Why was it so significant that Peter, Andrew, James, and John were from Bethsaida (see John 1:44)? One reason is that Bethsaid lies right on the border between Galilee and the tetrarchy of Herod Philip, a Gentile territory. These apostles were already used to dealing intimately with Gentiles, which would make a mission to them easier for them to handle, once the time came (see Acts 11:19-21).
We could multiply the examples of passages illuminated by geography. See, for instance, the locale for Peter’s famous confession of Christ (Matt. 16:13-20) is at Caesarea Philippi, a place characterized by a huge escarpment of solid rock, which Jesus apparently uses as a metaphor for the permanence of the confession that He is the Christ, the Son of God (Matt. 16:18): “on this rock I will build my church.”
When the Bible speaks of going “up to Jerusalem” (Acts 18:22; Acts 21:15), going “down from Jerusalem” (Acts 11:27), or “down from Judea” (Acts 15:1), it is not using the normal modern convention that places north as “up” on a map. Rather, it is literally referring to elevation. Jerusalem lies on the top of a mountain ridge.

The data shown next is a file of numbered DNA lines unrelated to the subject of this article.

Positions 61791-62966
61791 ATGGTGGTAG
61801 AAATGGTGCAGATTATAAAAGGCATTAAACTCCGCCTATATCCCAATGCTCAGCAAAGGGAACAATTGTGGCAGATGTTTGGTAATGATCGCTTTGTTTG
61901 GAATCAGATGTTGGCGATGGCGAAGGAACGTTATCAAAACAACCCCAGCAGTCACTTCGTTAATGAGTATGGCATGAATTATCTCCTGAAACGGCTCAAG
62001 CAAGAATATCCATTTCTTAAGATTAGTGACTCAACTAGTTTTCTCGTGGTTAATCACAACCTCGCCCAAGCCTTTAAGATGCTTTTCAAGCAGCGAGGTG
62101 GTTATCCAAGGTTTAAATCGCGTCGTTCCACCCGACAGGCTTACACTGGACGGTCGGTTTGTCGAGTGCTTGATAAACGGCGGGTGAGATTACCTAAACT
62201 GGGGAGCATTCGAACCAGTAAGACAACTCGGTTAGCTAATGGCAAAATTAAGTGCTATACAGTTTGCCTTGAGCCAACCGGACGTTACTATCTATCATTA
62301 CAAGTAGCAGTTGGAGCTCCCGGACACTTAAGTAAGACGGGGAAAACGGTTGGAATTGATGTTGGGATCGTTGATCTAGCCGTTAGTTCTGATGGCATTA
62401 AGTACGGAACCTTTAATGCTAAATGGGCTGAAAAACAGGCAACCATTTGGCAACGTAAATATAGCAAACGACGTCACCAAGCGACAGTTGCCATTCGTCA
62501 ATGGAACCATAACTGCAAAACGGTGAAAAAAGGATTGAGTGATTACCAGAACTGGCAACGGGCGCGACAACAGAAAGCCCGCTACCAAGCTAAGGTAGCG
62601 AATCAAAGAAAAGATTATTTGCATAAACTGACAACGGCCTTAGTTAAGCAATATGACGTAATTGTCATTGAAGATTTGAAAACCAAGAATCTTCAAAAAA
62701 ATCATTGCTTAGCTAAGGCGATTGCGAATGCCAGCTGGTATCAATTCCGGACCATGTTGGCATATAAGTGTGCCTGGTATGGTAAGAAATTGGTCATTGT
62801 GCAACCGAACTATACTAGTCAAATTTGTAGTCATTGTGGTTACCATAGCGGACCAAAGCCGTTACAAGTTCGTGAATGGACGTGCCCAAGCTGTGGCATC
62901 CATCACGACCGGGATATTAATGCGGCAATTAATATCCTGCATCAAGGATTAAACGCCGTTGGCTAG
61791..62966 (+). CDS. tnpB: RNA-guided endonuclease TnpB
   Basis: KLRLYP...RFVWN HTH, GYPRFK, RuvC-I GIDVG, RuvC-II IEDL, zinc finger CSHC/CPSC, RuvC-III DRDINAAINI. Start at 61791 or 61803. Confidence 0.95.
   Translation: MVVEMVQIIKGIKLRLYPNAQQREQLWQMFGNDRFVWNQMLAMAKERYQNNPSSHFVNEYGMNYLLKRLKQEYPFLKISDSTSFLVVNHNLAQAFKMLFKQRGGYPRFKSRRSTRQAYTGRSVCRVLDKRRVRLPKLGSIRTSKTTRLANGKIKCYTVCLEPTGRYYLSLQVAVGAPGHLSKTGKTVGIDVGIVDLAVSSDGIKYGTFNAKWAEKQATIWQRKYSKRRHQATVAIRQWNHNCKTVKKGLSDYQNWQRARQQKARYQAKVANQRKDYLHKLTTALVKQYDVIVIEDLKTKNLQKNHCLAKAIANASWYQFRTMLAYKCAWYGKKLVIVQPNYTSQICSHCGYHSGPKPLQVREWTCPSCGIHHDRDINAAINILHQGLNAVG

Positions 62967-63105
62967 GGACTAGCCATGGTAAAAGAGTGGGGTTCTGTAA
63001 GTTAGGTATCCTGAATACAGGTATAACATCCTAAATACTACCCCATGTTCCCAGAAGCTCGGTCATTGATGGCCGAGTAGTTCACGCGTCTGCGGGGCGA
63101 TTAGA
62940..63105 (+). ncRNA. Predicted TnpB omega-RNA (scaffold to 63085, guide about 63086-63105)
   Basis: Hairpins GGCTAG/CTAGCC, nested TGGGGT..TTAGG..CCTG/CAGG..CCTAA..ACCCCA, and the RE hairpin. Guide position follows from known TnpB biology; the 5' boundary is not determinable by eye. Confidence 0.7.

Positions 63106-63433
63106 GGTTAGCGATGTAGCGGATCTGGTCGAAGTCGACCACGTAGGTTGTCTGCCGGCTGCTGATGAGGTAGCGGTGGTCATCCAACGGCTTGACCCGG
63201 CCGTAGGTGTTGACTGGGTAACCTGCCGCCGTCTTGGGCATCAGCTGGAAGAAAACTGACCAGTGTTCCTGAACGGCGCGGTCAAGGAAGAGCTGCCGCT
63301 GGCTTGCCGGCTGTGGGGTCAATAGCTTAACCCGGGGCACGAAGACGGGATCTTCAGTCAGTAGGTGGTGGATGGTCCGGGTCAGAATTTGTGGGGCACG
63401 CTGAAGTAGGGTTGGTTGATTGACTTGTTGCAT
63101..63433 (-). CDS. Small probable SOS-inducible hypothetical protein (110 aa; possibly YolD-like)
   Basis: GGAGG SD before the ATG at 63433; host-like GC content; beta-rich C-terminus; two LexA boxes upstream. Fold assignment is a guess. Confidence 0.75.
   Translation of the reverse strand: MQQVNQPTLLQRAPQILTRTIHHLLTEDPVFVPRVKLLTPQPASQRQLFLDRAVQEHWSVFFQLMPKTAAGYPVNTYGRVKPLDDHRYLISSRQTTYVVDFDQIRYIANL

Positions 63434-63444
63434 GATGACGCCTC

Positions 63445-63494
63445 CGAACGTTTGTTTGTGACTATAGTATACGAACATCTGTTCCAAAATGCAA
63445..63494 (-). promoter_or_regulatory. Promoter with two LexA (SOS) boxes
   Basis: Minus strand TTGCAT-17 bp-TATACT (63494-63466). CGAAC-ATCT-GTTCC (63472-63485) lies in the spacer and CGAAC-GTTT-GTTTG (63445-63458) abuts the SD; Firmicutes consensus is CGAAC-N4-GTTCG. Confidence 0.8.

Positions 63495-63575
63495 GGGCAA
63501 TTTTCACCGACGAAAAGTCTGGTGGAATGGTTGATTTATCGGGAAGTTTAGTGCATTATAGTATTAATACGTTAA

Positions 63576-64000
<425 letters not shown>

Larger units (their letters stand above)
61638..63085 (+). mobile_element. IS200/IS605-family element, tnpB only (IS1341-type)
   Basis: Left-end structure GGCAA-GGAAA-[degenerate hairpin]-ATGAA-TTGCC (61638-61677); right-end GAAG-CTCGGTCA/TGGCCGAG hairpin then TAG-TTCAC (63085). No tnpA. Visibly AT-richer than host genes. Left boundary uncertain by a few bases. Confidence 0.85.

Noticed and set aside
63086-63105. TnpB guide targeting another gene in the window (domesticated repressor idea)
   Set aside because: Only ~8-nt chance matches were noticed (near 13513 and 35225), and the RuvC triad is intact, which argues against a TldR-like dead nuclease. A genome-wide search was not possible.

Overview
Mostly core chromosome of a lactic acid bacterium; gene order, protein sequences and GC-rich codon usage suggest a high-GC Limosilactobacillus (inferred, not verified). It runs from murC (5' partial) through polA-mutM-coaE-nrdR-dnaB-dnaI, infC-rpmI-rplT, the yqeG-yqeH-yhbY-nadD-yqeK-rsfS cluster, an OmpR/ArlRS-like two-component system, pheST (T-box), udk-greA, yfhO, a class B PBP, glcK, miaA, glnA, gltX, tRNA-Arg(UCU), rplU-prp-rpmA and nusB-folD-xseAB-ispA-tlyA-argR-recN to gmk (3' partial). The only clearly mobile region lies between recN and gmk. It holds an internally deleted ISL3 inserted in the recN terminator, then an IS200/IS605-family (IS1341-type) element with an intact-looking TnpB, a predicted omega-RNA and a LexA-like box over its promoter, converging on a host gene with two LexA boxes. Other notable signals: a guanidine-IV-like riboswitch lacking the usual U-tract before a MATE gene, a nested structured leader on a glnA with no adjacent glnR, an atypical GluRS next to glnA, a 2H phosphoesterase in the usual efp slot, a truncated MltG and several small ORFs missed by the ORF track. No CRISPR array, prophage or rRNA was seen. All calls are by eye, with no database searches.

When the man in Jesus’ Parable of the Neighborly Samaritan” is going “down from Jerusalem to Jericho” (Luke 10:30) that means he has probably just left a time of worshiping in the temple. Likewise, the priest was “going down the same road” (Luke 10:31), meaning he was going away from the temple, not toward it.
Want to go deeper?
As an example of what is available online, see George Adam Smith’s Historical Geography of the Holy Land. 7th ed. (London: Hodder & Stoughton, 1901). His maps are similar to the geological survey maps issued by the U.S. Geological Survey (see the one between pp. 165 and 166).
In this website, under Study Links, the section entitled, “Bible Atlas from Space,” which features scores of satellite photos of biblical and related sites, labeled with archaeological details. Check out, for example, The biblical sites of Asia Minor.